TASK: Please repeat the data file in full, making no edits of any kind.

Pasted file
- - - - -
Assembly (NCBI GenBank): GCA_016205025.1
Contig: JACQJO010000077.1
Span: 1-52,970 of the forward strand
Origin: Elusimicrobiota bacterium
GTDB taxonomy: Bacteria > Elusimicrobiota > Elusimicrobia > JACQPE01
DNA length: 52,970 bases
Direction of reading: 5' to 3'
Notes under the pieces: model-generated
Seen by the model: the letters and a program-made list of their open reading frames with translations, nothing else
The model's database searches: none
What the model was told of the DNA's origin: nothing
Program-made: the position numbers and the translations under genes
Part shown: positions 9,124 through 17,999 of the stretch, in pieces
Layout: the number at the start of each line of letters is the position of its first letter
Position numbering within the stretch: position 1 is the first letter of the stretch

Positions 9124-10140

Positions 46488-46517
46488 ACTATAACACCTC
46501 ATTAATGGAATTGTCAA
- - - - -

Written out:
Assembly (NCBI GenBank): GCA_016205025.1
Contig: JACQJO010000077.1
Span: 1-52,970 of the forward strand
Origin: Elusimicrobiota bacterium
GTDB taxonomy: Bacteria > Elusimicrobiota > Elusimicrobia > JACQPE01
DNA length: 52,970 bases
Direction of reading: 5' to 3'
Notes under the pieces: model-generated
Seen by the model: the letters and a program-made list of their open reading frames with translations, nothing else
The model's database searches: none
What the model was told of the DNA's origin: nothing
Program-made: the position numbers and the translations under genes
Part shown: positions 9,124 through 17,999 of the stretch, in pieces
Layout: the number at the start of each line of letters is the position of its first letter
Position numbering within the stretch: position 1 is the first letter of the stretch

Positions 9124-10140

Positions 46488-46517
46488 ACTATAACACCTC
46501 ATTAATGGAATTGTCAA